The challenge however is not even about producing waste. The big issue we must address is that "we waste the waste we create". We must realise that wastewater can be used for irrigation, especially in arid lands, and that our landfills are mines we should not undermine.

We live in a world, where up to a third of the food we produce is wasted, not consumed. A large proportion is lost post harvest, especially in the developing world. A little less than a billion people suffer from malnutrition and hunger, while another billion suffer from obesity. Yet, only 43 per cent of the cereals we produce are eaten by humans, the rest is either lost, used for animal feed, or as biofuel.

Allah has called upon human beings to be conscious about this source of all being. We have a moral obligation to reduce pollution and to care for our Planet. It is "Haram" to waste food and the Prophet's teachings oblige us to care for the poor and the most vulnerable people. The Muslim world should speak out clearly and loudly in favour of sustainable production and consumption. Indeed, Quran calls for use with moderation, not with excess.

With the challenges ahead of us we have to enter a new era of partnerships. Over the last 10 to 15 years, leaders in the political, environmental, scientific, and economic fields have recognized that environment and climate change will require cooperation across disciplines, and that the solutions are not only technical but also connect to our morality and values.

The importance of engaging with faith-based organizations in addressing climate change and environmental concerns has become even clearer - as has the importance of faith-based organizations taking a prominent leadership role in influencing policy, education, and action in those areas.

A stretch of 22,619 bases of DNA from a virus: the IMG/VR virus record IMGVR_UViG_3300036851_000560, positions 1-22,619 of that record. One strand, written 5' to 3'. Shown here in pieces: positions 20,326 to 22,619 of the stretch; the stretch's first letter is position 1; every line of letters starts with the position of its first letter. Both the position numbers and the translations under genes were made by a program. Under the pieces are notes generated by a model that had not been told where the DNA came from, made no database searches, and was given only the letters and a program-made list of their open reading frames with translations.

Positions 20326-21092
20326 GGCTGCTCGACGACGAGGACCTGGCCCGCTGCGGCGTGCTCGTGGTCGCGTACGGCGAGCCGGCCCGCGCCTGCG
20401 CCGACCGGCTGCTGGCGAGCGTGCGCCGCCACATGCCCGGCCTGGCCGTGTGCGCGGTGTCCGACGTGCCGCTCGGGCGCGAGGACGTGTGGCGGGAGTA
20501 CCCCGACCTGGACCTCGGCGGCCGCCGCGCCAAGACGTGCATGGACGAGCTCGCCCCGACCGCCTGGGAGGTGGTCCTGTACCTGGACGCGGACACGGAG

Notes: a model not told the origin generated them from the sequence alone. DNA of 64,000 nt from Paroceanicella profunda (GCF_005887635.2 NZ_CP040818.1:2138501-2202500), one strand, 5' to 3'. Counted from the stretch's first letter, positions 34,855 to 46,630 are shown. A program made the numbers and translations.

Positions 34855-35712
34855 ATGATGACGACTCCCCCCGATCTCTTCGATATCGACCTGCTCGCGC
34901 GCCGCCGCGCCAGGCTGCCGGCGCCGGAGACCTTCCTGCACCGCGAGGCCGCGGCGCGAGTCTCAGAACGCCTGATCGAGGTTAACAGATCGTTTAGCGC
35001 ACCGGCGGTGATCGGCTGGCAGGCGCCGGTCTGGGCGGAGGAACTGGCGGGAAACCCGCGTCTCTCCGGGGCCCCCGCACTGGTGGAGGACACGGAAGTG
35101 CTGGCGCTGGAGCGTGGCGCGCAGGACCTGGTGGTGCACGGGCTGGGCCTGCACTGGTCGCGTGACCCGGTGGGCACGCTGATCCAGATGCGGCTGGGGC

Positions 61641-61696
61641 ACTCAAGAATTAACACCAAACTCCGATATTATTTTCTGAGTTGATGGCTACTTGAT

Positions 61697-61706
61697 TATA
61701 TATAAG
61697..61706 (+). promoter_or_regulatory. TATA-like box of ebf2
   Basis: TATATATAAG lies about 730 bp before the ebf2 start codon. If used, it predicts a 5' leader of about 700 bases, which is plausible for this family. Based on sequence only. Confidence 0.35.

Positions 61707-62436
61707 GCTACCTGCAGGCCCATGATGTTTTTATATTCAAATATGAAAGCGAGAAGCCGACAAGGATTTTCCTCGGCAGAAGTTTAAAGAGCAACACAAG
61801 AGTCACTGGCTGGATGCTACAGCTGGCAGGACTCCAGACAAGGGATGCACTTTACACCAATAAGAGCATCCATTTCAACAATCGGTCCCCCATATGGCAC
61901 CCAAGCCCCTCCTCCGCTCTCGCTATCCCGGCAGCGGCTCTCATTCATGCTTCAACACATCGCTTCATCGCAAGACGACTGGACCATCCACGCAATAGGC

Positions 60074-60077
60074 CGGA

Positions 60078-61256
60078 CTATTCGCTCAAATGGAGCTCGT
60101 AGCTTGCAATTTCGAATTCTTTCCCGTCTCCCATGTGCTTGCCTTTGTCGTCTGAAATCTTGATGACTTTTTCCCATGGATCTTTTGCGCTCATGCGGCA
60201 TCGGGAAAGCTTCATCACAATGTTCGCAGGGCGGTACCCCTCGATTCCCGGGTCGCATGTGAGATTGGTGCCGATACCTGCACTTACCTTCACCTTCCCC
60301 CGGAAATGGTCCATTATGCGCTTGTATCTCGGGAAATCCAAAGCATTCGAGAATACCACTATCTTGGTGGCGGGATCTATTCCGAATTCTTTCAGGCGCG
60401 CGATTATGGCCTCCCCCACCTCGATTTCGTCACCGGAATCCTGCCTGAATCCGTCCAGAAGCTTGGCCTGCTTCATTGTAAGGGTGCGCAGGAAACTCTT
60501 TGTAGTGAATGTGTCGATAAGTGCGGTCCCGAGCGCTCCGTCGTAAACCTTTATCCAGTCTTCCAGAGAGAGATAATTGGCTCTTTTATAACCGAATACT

This is a moment of great opportunity to engage in producing the shift to a new, low carbon pathway that benefits all.

There is an unprecedented wave of interest in environmental sustainability and climate change among diverse religious communities. Faith- and other community-based non-profit institutions are in the unique position of serving as visible examples to the community. They can exert a powerful influence when they practice good environmental stewardship and teach about conservation as a moral value. They also have a special concern for the well-being of the poor, including programmes to help the poor cope with the consequences that climate change brings.

In addition, faith- and community-based organizations can play an important role of facilitating inclusive, collaborative planning processes that will address climate change impacts, especially on low-income and vulnerable populations. Faith- and community-based groups around the world have first-hand experience in working with the most vulnerable populations, and knowledge of the struggles they are facing because of climate change. They have the capacity, the knowledge, and the networks that can be set in motion in support of climate change adaptation and mitigation efforts.

It is evident that we need to change the way we do business. States, international organizations and the public sector in general are expected to push commitments and show political will to help countries affected by climate change - carrying forward agendas and policies that preserve our environment, create jobs and leave no one behind.

We need leaders and champions, and it is by working together that we will achieve our sustainable development and climate action goals.

This, Ladies and Gentlemen, is why we are here today. We may or may not know this, but Aisha and her poor family place high hopes in this meeting. Aisha prays that the declaration to be made by Muslim leaders, calling on the world's estimated 1.6 billion adherents to Islam to tackle climate change as an inherent part of their religious duty, brings increased momentum to efforts to address the greatest challenge facing humanity today.

  • The International Islamic Climate Change Symposium website can be accessed here